FLAUNT: Africa New Wave

Installation Views

Ethan Cohen New York is pleased to present FLAUNT: Africa New Wave, a group exhibition featuring Aboudia, Pr.Adetomiwa A.Gbadebo, Armand Boua, Gresham Tapiwa Nyaude, Soly Cissé, Wycliffe Mundopa. 


Almost a century ago, African art's interaction with the Western tradition changed the course of art history. From Picasso through Cubists to Brancusi, a spare austerity purged decoration from form and content thanks to the revelation of African minimalism. A new wave along the same vector is once again stirring the art world, born of a reverse-pollination as African artists absorb global esthetics and integrate them into their practice. Suddenly a lushness of color has appeared in paintings, almost psychedelic in stridency, drawing partly on polychrome tribal fabrics, sometimes on Western Pop-kitsch and flamboyance, to create a new unmistakably African synthesis. African art is globalizing and the world is paying attention. The Saatchi gallery has devoted the greater part of two shows – PANGAEA I and PANGAEA II – to the phenomenon. The African Art Fair has launched first in London, then in New York. Francois Pinot, the owner of Christies and a leading collector in the world, has invested heavily in the work of Aboudia. And the Cartier Foundation this summer presented a powerful African group show “Beaute Congo: 1926 - 2015”. Now Ethan Cohen New York is featuring a select group of such top African artists in “Flaunt: Africa New Wave”, part of an ongoing curatorial series of focusing on contemporary African art.


Wycliffe Mundopa

Born and residing in Zimbabwe, the 28 year old Wycliffe Mundopa allows garish, gaudy figures to forge out in a blaze of eroticized color-bursts. The figures are said to represent women of the night, demi-mondaines, their age and even gender rendered anonymous and universal in extroverted expressionist displays. In the striped stockings one sees the influence of Picasso's Harlequins and Pierrots, human toys, the external pleasure principle hiding inner identity. Elsewhere, from the intense primary tones and the gaudy wall-paperish backgrounds, one feels the presence of fin-de-siecle Paris and its preoccupation with the décor of sensuality.


Gresham Tapiwa Nyaude

Another young Zimbabwean artist, Nyaude's works are said to depict figures that populate the capital's most notorious ghetto, its animals and humans intermixed and compounded. Again the colors, hallucinatory and vibrant, come and go between background and foreground so the forms emerge from the whole expressionistically. Here one detects, too, the influence of Schiele and Klimt in the lush dissolution of form amid flecked patterns and draped shapes against the kind of luminous background colors that evoke the incursion of Japanese esthetics into Belle-epoque European painting.


Armand Boua

The Ivory Coast painter Boua's work was featured at the Saatchi gallery group show Pangaea II. Boua's embraces a contrary minimalism to convey his subjects, said to be abstracted forms of forgotten children lost in the violence of West Africa. They are isolated spare silhouettes outlined on found material like packing paper inked with tar set against jagged washes of color. Perhaps the most deeply felt humanist in his visual purpose, the power and austerity of his medium settles deeply on the mind. One senses he has seen the Western artists that early absorbed African symbolism from Odilon Redon to Giacometti and applies their lessons to haunting effect.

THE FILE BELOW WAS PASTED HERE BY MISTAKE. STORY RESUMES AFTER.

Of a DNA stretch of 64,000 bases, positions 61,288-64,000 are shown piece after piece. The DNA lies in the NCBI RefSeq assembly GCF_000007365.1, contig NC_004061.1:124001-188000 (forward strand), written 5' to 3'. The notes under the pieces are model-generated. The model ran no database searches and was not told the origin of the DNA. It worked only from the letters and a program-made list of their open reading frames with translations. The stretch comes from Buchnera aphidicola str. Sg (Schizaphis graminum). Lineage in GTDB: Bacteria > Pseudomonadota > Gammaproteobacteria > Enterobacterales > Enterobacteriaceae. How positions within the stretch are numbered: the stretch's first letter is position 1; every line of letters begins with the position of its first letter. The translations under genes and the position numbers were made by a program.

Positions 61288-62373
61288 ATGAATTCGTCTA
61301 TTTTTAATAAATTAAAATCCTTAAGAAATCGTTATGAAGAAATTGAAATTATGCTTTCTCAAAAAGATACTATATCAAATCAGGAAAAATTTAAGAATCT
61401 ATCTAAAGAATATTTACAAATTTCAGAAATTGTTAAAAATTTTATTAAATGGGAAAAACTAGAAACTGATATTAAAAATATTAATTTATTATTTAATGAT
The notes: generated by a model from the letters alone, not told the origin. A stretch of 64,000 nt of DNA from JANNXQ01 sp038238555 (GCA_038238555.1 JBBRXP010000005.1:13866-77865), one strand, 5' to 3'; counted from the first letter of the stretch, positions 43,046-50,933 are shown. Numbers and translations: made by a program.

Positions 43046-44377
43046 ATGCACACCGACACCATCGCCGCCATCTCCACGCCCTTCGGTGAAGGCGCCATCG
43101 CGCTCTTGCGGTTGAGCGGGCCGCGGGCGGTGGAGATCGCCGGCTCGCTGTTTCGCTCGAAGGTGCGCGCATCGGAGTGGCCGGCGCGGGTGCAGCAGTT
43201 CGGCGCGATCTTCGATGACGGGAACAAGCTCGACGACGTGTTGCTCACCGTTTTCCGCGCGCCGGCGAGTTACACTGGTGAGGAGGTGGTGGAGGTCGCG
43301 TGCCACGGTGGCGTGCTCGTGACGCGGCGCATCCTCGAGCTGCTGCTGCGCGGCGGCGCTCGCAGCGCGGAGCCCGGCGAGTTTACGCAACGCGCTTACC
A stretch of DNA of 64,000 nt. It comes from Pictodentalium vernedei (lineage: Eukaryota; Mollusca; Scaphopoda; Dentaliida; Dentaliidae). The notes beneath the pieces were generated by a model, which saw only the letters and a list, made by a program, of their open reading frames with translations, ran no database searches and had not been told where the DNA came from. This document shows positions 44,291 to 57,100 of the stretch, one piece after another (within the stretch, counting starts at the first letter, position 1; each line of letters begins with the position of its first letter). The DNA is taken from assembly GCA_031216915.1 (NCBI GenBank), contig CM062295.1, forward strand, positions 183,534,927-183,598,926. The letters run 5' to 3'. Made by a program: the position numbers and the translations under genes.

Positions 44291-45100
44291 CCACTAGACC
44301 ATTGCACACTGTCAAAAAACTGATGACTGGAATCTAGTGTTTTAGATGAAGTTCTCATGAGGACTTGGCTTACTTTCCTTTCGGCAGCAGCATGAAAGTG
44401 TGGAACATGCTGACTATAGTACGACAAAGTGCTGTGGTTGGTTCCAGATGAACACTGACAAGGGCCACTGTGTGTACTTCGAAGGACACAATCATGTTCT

Pr. Adetomiwa A. Gbadebo

Gbadobo's is a Yoruba prince and his Nigerian heritage, his Afroprint chromatic sensibility, filters through Western forms of abstraction punctuated with drip-painting inflexions calling to mind the work of Paul Klee and Cy Twombly. Gbadebo utilizes that liberation from form to convey Yoruba spirituality and cultural music in kinetic rhythms. He is said to be concerned with ancestral guidance and the music of Fela Kuti. His bars of color and almost-realized figures reflect a pre-occupation with layers of consciousness as the predominant reality into which figuration dissolves.



Aboudia is one of the leading stars of the African New Wave. Practicing in his hometown of Abidjan, his work featured in the Saatchi gallery shows Pangaea 1 and Pangaea 2. He is collected by such leading collectors as Saatchi, Pinot and others. Ethan Cohen New York devoted a solo show to his paintings in April 2014.


Soly Cissé

Soly Cissé is a painter, draughtsman, and sculptor from Dakar, Senegal. His paintings are at once pictorial and graphic, rooted in the culture of his hometown, and loaded with autobiographical content. Cissé creates fantasy worlds where figures emerge from chaos and disharmony. His figures merge animal and human forms into strange, improbable hybrids wearing mortuary masks, as if they are deities of Cissé’s magical world. Linear patterns, checkerboards, and sequences of letters and numbers bring tension to his work, while also referencing both barcodes and mystical numerologies.